[(Continued from p.11)]tigations. He went so far as to suggest that he would gladly submit to detention and interrogation, since like all Muslims in America, he is the beneficiary of the freedoms and opportunities of this great nation.
The January issue of Vanity Fair has what is, to this writer, a sad article by David Margolick entitled "Desert Hawk: Ariel Sharon's Final Mission." The author (himself sympathetic to the "new" Sharon) describes a nation that thought it would get the Sharon of old, and got, instead, an old Sharon. Margolick quotes Knesset member Michael Kleiner who describes Sharon as "crippled" by the legacy of Lebanon.
In fact, Sharon follows a pattern originally set by Menachem Begin--Zionist passion and commitment in the political opposition followed by surrender in office. Shamir, so forceful in resisting Camp David and all talk of compromise as an outsider, went to Madrid where the groundwork for Oslo was laid. He also acceded, admittedly under great pressure, to the demands of George Bush Sr. that he not respond to Iraqi scud missiles fired into Israel. Benjamin Netanyahu, so silken and suave in his defense of Israel to the media, surrendered Hebron and implemented the Oslo disaster.
Margolick writes: "He [Sharon] is now almost a Lear-like figure, more eager to be loved than feared." But as Secretary of Defense Donald Rumsfeld once said, weakness is a provocation. The proof is in the fact that however distasteful it is to agree with a columnist from Ha'aretz, one must agree with the appraisal from that journal quoted by Margolick. Doron Rosenblum characterizes the Sharon record as "not just a failure, but failure multiplied: no hope, no prospects, no security, no peace, no economic growth, no nothing. Only blood flowing like water."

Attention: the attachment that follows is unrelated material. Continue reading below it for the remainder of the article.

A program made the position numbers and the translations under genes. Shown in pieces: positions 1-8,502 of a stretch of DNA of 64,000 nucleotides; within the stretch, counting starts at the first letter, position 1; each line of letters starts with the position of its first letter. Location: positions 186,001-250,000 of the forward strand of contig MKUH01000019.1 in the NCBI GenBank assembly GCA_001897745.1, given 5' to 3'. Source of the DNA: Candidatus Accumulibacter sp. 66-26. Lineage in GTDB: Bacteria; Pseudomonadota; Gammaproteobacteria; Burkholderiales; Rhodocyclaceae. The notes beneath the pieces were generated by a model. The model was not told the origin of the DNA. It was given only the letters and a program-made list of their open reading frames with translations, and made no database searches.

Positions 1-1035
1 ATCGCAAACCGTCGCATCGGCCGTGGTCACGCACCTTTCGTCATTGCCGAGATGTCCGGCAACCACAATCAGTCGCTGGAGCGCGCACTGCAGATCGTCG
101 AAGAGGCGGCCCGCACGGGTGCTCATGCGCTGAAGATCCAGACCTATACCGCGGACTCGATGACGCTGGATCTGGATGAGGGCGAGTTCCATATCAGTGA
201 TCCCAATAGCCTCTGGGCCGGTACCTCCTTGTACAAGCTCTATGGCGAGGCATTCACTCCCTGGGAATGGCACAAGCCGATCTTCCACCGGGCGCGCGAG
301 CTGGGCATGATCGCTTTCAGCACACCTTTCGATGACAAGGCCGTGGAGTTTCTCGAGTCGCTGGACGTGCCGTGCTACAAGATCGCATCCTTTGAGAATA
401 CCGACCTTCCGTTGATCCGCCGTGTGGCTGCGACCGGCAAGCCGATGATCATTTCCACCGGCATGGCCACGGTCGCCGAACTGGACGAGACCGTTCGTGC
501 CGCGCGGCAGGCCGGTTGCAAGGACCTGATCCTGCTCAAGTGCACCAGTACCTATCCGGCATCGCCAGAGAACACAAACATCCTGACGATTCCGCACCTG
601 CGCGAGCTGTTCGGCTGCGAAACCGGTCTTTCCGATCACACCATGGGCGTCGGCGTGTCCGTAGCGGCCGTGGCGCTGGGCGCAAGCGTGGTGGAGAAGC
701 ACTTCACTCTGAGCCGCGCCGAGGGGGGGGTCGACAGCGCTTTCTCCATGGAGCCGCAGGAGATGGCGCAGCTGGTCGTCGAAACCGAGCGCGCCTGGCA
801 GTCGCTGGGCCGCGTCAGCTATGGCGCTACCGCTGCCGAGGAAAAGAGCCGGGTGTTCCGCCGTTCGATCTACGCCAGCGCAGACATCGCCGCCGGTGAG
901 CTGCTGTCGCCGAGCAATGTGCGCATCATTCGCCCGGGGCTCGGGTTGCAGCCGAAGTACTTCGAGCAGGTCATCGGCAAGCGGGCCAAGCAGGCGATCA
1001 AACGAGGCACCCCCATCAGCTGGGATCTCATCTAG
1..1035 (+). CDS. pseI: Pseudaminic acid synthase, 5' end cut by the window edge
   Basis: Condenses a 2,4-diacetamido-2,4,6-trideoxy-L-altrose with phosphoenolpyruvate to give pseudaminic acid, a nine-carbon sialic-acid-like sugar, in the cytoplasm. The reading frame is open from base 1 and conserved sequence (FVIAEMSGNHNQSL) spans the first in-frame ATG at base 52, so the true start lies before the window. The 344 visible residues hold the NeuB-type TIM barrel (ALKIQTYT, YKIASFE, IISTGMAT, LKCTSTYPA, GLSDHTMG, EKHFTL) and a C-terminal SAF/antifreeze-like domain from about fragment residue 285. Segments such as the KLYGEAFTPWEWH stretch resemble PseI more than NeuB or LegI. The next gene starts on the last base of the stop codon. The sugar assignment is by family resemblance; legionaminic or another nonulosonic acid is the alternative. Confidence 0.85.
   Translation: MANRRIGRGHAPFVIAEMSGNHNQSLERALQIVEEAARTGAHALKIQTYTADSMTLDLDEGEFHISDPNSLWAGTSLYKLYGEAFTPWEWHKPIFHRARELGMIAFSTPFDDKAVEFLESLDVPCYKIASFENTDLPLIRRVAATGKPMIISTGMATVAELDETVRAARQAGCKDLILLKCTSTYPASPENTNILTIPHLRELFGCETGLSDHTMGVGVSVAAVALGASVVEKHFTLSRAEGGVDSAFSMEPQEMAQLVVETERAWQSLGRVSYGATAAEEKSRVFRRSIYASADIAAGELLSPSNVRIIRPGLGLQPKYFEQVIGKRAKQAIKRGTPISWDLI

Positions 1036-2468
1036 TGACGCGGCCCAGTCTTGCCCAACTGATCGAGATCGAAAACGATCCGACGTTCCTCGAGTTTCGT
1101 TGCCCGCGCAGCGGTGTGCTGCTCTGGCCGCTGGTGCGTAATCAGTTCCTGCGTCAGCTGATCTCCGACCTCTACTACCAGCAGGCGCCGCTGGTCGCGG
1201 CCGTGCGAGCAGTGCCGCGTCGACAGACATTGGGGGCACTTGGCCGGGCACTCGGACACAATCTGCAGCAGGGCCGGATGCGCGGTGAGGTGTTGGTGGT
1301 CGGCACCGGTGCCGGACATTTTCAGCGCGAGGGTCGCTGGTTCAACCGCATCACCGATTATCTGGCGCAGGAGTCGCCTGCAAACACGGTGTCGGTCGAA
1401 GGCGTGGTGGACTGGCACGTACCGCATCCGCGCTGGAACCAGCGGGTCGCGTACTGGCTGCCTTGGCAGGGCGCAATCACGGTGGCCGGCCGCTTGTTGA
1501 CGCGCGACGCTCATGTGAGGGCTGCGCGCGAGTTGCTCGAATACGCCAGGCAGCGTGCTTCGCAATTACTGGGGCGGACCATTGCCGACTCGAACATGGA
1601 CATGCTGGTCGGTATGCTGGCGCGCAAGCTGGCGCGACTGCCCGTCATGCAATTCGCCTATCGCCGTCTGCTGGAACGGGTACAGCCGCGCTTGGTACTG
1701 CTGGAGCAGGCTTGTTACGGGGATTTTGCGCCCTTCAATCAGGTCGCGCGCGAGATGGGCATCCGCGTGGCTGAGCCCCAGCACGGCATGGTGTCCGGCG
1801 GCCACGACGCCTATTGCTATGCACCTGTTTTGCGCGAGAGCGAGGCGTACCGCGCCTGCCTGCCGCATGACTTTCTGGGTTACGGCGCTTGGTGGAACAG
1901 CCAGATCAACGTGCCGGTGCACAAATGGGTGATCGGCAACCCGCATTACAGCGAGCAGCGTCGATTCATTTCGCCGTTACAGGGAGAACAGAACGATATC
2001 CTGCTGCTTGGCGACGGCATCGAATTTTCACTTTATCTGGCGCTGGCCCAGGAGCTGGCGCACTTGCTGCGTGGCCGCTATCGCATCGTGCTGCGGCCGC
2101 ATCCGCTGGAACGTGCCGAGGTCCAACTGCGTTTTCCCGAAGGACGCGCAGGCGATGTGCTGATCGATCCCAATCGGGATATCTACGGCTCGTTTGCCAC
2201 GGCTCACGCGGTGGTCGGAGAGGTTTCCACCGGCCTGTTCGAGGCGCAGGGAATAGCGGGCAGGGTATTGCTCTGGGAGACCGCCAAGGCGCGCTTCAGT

For a few brief days, after the triple terrorist attacks that killed 25 people and left hundreds injured in Jerusalem and Haifa, Sharon seemed to be roused to action. Even Hamas and Islamic Jihad promised to call off suicide bombings "until further notice." The notice has been given, as Israel's leaders now hint at resumption of negotiations with Arafat.
No leader of Israel do we criticize with greater regret than Ariel Sharon, whose presence in the oppositional wings kept hope alive through so many disappointments from Israel's leaders. After all, it was "Arik" who decided to live in East Jerusalem near the Kotel; it was Sharon the general, beloved by his troops, who led Israel from despair to victory in 1973; it was Sharon the farmer who held Israeli soil in his hands as if it were precious metal. Sharon was the hero, the Zionist, and the hope. Now we have a profound sense of loss, because there is no Arik outside of government to defy all those whose policies and deeds threaten the existence of Israel.
Ruth King is a member of the executive committee of Americans For a Safe Israel.
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Outpost - 12 - January 2002